Bela Lugosi stars in this 1931 interpretation of Bram Stoker's famous novel Dracula. This is a classic early-horror hit that gave inspiration for Bauhaus' iconic song Bela Lugosi's Dead. The movie is 74 minutes of classic black and white horror, a must-see for spooky types.

What movies and shows are you guys currently interested in? Anything on Netflix?

Saturday, July 6, 2013

Religious Iconography in Goth Fashion

Goths have a number of visual tropes commonly associated with us: bats, coffins, skulls, ravens, and others. While many of these have (essentially) secular origins, it's not uncommon to see Goths sporting religious iconography as well. Ankhs (an Egyptian symbol of eternal life), crosses (crucifixes or otherwise), and Pentacles (a symbol commonly associated with neo-Paganism and modern Wiccan religions) are all commonly seen being worn by Goths. However, some people question the validity of using another religion or culture's symbol without being a practitioner or member of that religion.

Today's post comes at the request of reader Kallie, and this is what she sent me:
Hi Mary, I was wondering what your thoughts are on Goths wearing religious iconography as fashion. Sure, it's normal to see Goths wearing Ankhs and other Pagan symbols, but what do you think about non-Christian Goths wearing crosses? There are some absolutely gorgeous Gothic-style cross necklaces that I drool over, but I don't feel comfortable wearing a cross, as I am not a Christian. What are your thoughts on this?
My thoughts on the matter can be summed up in the fact that I, an Atheist, wear crosses. I wear them because I find them very beautiful and it's a way to wear my love of western art and history around with me all the time (until I can wear a Gothic cathedral or replenish my wardrobe to take Gothic Architecture inspiration into account), not to mention the fact that they tend to ward off my more conservative religious family members and their questions about my religious passions. 

Here are some of the reasons I've heard for people wearing crosses when they're not religious:
  • Ironic statements against religious extremism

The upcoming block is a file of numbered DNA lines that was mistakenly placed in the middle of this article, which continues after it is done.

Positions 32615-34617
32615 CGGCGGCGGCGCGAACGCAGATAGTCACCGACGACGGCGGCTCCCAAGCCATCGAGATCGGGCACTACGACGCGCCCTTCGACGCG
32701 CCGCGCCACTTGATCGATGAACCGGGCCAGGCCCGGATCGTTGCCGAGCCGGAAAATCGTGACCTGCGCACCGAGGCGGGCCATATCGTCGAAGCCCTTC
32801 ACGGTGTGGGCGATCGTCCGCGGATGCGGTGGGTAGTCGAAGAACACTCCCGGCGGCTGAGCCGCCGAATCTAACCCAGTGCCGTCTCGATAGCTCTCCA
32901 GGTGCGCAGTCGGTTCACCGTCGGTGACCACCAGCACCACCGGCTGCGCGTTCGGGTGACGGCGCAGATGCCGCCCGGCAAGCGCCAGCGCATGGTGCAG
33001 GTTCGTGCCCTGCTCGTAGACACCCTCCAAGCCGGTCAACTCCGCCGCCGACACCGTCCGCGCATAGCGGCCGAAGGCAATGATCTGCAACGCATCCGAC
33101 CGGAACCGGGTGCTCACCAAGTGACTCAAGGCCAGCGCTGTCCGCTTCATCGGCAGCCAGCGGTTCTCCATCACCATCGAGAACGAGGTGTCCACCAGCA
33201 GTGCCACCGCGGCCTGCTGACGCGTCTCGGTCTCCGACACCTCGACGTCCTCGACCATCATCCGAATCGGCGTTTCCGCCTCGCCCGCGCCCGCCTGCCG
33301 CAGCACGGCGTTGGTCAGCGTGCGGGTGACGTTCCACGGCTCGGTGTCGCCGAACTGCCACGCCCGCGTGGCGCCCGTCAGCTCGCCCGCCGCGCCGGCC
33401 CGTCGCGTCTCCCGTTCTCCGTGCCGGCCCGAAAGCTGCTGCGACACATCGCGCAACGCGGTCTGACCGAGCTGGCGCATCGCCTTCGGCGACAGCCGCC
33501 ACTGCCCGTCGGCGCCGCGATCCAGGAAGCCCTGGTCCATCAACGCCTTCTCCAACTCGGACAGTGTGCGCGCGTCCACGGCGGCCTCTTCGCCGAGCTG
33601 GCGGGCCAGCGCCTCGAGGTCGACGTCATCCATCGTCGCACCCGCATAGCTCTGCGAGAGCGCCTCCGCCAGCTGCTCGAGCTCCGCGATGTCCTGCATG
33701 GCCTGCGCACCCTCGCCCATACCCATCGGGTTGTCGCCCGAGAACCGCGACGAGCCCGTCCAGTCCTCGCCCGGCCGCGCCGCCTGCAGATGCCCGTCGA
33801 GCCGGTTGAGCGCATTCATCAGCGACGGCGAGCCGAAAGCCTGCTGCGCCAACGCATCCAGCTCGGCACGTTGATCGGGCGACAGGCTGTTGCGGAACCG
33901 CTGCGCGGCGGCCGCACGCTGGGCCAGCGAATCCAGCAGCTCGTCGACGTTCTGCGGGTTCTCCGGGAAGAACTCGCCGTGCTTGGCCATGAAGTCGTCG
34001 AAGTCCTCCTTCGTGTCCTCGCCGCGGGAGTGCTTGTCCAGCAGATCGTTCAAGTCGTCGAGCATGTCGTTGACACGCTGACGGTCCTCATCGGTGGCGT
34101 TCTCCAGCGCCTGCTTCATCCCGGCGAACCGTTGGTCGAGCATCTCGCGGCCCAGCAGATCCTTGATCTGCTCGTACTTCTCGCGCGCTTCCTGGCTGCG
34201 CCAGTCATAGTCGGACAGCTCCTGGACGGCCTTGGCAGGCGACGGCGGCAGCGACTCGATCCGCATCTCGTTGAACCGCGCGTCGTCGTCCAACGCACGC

• Irony is so punk rock don't you tell me it's not
  • They're pretty (yes, that's enough of a reason)
  • The whole vampire association
  • An interest in antiques and old-fashioned things

It's worth saying that this is not a problem unique to Goths, and that many alternative fashions use crosses. If you have any interest in Gothic Lolita, you'll know that designers like Mana are almost addicted to slapping crosses on anything, and he's not the only one. Hipsters, Nu Goths, Soft Grunges, and many other "urban tribes" wear crosses. 

However, I have to wonder (in the midst of so many groups wearing crosses like it's no big deal) why someone would feel uncomfortable wearing crosses. Is it because one worries about offending Christians, or because they feel that they're betraying their own religious beliefs by wearing the iconography of another religion, or because of what the cross represents? All of these reasons, and the inevitable others that haven't occurred to me, will have different ways to solve these problems.

Firstly, I imagine that some people will be concerned about what actual Christians think about the use of their symbol by non-Christians. Now, I'm coming from a country that is overwhelmingly Christian, and Christianity is a central tenant of our laws and media (even in cases when it shouldn't be) and from this perspective I say that Christians aren't oppressed by non-Christians wearing crosses. It doesn't hurt them in any way. And even among Christians that I know, it isn't a big deal because one person wearing a cross doesn't ruin the many advantages they have. So, this shouldn't be so much of an issue.

If someone does begin to harass you as to why you're wearing a cross, here are a few sample responses:
  • I think they're very beautiful
  • I'm a student of religion/art
  • A reminder of my favorite executuion techniques (Evil eye)
  • It was a gift
  • I finally accepted Jesus as my Lord and Savior after people like you kept harassing me about it
  • (Exclaiming) How did this get here?
  • It keeps away the vampires (especially effective if you ward it towards them while saying so)